Atlantic Urban Forestry Collective: EAB detected in Atlantic Canada

Heather Fraser – Canadian Urban Forest Network, Atlantic region representative

 June 7, 2018

The year started out with a three-day Atlantic Canada Forest Health Workshop held in Amherst, Nova Scotia from January 16-18th. Each province provided an update on invasive forest pests, Maine also presented their findings as pests know no borders and Emerald Ash Borer (Agrilus planipennis) – aka EAB – was not only discovered there but has been in Massachusetts as well since 2012.

Regulatory updates, invasive pest research, hands-on learning and field demonstrations were part of the workshop along with native pest issues, spruce budworm strategies and the budworm tracker program. Time was planned for open discussion around issues dealing with forest health whereby participants could share information and knowledge to take back home and use in their own communities.

At our past two UF workshops held in 2016 and 2018, EAB had been on the agenda for discussion. I can remember saying “it is not a matter of if – is a matter of when we see it in our region”.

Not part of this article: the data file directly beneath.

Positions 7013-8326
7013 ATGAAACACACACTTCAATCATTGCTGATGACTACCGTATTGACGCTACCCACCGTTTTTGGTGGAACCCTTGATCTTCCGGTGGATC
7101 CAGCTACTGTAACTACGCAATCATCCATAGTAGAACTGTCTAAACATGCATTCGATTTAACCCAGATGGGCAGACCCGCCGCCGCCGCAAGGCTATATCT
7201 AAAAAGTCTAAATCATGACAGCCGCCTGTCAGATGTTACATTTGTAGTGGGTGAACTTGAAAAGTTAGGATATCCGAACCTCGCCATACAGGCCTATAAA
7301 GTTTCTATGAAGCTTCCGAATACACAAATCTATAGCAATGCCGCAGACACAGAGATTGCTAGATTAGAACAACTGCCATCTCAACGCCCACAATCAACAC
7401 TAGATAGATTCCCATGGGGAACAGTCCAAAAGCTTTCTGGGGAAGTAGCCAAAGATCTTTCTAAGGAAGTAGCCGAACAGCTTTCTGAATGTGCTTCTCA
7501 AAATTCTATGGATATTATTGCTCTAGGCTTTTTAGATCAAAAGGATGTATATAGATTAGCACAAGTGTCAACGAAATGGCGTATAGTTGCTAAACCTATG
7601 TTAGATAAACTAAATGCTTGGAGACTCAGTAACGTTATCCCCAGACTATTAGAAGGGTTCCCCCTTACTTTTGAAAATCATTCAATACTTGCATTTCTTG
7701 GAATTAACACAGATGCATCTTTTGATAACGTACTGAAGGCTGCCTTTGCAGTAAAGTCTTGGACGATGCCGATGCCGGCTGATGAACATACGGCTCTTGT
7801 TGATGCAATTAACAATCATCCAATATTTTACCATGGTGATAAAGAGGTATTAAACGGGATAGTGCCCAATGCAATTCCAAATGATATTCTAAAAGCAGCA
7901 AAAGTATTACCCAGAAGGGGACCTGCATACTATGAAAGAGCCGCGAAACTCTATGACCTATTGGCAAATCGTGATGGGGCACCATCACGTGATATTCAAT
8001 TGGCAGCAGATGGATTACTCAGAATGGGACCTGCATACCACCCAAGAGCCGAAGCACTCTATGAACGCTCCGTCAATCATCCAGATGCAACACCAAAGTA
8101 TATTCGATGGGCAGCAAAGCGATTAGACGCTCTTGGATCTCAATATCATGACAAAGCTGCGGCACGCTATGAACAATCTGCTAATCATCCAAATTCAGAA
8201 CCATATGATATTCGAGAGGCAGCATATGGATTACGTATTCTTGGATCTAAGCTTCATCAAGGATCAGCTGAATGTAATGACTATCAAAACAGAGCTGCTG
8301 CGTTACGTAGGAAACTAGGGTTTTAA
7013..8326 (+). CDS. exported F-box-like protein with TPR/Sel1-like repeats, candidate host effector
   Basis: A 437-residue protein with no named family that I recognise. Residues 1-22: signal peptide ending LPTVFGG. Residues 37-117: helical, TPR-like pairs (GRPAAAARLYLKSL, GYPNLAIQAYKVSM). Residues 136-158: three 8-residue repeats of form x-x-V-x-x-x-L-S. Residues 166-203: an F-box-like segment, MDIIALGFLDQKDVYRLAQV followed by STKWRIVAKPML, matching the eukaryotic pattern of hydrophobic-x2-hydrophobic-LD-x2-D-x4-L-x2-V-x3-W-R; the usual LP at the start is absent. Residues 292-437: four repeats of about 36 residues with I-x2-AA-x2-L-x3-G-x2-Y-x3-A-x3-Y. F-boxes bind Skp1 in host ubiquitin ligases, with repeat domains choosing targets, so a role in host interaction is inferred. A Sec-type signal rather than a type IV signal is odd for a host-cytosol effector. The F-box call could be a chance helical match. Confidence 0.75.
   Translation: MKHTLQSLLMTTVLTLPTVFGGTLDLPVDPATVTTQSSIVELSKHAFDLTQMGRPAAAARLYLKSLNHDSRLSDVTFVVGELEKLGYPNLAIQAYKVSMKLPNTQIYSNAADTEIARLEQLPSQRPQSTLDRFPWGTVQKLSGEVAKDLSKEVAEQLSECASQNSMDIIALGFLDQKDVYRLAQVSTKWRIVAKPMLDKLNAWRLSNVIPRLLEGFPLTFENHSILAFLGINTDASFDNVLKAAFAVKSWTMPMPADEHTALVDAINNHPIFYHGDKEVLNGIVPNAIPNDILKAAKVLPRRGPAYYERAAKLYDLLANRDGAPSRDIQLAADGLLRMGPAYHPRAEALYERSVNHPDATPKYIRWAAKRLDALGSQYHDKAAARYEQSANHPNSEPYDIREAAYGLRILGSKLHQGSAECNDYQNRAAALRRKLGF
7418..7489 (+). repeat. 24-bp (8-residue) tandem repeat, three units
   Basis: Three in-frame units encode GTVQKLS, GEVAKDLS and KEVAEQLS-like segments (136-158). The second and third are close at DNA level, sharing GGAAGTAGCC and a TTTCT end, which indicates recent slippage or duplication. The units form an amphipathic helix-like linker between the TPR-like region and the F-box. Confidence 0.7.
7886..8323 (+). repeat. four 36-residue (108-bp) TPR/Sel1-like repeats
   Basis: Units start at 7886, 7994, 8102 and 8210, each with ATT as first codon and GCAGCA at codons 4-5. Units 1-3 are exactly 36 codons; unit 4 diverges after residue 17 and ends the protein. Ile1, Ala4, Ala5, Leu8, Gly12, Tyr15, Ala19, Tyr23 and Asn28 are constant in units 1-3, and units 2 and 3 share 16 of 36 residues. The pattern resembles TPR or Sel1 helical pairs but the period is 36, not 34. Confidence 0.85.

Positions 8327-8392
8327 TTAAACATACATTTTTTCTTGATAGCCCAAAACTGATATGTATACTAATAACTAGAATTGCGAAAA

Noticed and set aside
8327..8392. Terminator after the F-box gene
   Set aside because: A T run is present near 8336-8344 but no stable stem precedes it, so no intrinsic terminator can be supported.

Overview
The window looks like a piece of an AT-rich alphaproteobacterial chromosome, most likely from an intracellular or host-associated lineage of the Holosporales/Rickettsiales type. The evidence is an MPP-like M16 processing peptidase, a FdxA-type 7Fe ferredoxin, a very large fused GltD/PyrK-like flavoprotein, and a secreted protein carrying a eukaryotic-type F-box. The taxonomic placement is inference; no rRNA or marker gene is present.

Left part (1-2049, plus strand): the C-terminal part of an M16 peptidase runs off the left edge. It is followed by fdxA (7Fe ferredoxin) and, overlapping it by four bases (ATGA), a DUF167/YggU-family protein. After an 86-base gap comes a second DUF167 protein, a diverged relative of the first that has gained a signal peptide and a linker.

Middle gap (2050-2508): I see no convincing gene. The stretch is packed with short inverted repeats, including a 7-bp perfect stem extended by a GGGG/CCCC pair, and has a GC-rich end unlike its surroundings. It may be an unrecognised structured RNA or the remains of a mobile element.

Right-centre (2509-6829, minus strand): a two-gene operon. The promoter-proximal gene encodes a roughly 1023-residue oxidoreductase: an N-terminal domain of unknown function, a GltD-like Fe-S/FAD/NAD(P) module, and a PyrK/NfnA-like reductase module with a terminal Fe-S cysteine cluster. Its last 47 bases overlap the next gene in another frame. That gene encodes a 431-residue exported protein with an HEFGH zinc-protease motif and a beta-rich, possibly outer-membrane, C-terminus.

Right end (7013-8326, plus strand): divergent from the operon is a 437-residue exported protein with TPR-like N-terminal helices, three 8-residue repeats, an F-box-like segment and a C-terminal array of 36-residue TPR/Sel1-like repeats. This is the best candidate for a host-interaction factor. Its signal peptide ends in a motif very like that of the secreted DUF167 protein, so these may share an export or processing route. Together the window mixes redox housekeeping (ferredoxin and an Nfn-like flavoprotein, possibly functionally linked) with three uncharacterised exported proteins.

Then on May 17, 2018 EAB was confirmed to be present in the City of Edmundston, NB, for the first time in Atlantic Canada. As a result of the detection and presence of EAB, the Canadian Food Inspection Agency (CFIA) reached out to partner with municipalities to place EAB traps in communities where known ash stands of trees reside. Early detection is critical as this alien invasive pest is spreading across Canada and the USA.

CFIA has partnered in the past few years with Truro, NS, Saint John, Fredericton and Moncton, NB, placing traps where urban forestry is monitored and trees/forests are managed on an ongoing basis. If communities across the Atlantic region are interested in participating, please contact Ron J. Neville, Plant Health Science Services Division, Canadian Food Inspection Agency.

This new finding is the first for the Atlantic region, which is outside the regulated areas of Manitoba, Ontario, Quebec and Maine.  The CFIA and its partners are conducting additional surveys to determine whether this pest has become established in the area, and if so the extent of the spread.

The Atlantic Urban Forest Collective will be meeting this summer to plan for another two-day workshop in fall of 2019 with support from Tree Canada.  Talks are planned with the Union of Municipalities in the fall of 2018 to spread the workings of the Atlantic urban forest community and the Canadian Urban Forest Network membership through Tree Canada.